Web search engines, Web directories, metasites — all are useful tools for finding the right sites efficiently and effectively. For any question though, one tool may be much more appropriate than another. In this workshop we’ll look at which to use when, and the relative strengths, weaknesses and applications of each category of tool. Each of the major directories and search engines will likewise be examined in terms of strengths, weaknesses, and unique applications. As for metasites, we’ll see why this category of tool needs more recognition and how to easily locate the best metasites in any area. The emphasis of the workshop will be on practical applications and on that knowledge which will enable attendees to most effectively and efficiently find the answers they need.

Workshop 13
9:00 a.m. - 12:00 p.m.
The E-Book: Today and Tomorrow
Hope Tillman, Director of Libraries, Babson College 
Walt Howe, Internet Consultant, Forums
As a technology the electronic book will evolve and morph, but it is inevitable that the e-book of today and its successors will change how people read, learn, and interact with information in the next century. This workshop covers the technology of the e-book both as device and software, and the barriers and keys to its acceptance today. It looks at companies providing current e-book solutions and at early library adopters and how they are providing access to e-books. Whether it replaces the book bag, book stacks, or book at the beach, the e-book is here. Join us for an exploration of the concept and the reality.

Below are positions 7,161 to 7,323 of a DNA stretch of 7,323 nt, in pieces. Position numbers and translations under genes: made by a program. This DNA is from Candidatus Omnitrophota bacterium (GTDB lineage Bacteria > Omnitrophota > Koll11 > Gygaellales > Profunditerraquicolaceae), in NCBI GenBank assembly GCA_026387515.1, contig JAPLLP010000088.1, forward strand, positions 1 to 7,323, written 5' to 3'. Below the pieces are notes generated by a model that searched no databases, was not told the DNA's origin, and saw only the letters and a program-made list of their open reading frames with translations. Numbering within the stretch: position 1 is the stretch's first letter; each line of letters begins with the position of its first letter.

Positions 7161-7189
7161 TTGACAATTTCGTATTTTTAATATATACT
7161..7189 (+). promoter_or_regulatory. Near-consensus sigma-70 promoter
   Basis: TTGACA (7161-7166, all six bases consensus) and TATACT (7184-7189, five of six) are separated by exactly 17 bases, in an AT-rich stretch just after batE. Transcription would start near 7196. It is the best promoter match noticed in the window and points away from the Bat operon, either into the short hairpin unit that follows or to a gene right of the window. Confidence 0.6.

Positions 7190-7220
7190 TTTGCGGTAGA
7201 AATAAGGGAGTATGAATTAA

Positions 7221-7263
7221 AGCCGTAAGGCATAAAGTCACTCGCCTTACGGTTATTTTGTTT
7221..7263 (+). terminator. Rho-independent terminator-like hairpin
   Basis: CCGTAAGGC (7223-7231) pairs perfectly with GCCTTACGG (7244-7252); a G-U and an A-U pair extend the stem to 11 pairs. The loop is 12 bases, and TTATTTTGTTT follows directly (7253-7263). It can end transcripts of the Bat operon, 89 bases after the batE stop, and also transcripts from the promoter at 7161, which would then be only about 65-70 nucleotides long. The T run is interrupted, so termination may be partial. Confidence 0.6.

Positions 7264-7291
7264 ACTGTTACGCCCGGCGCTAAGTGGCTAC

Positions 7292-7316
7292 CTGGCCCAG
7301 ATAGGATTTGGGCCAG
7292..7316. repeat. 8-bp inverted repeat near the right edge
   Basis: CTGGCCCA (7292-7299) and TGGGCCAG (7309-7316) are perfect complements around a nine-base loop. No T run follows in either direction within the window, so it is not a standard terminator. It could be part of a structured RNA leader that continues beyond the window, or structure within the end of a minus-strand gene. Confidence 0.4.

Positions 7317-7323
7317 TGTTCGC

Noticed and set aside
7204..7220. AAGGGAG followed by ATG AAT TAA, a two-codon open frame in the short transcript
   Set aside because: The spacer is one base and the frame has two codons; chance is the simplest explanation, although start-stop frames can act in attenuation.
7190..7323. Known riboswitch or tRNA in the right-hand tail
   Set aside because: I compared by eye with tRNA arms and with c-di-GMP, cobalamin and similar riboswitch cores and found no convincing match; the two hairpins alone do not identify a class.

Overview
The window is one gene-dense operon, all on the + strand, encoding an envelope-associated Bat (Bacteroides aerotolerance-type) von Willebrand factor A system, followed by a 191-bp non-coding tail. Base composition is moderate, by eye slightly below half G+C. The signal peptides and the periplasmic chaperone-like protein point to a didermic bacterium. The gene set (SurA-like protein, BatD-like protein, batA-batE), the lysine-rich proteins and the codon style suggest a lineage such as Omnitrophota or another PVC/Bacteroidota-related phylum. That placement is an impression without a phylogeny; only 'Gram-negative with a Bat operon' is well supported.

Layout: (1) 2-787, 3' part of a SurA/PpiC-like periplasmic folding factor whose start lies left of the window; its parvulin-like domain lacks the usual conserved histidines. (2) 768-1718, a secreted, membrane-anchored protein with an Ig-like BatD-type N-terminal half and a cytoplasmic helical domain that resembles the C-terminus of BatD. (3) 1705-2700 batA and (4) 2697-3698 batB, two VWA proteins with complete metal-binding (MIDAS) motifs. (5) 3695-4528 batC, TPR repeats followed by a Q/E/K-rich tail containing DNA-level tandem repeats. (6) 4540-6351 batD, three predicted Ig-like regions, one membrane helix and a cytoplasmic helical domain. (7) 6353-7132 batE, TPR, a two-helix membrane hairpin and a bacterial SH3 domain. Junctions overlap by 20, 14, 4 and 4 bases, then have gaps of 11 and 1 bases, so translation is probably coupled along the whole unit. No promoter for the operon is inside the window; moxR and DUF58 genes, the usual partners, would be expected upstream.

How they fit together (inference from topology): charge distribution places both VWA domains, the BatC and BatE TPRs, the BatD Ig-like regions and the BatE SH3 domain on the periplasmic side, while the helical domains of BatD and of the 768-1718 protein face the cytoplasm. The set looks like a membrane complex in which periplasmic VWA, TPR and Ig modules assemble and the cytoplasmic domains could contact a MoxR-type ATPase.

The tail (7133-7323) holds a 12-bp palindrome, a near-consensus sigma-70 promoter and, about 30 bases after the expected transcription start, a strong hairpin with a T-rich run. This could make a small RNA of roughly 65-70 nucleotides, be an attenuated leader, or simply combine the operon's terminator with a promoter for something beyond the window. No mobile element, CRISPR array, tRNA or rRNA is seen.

Workshop 14
9:00 a.m. - 12:00 p.m.
The Armored Desktop Computer: Blocking Crackers, Hackers & Snoopers
David J. Ives, Chief Information Technology Officer, NELINET, Inc.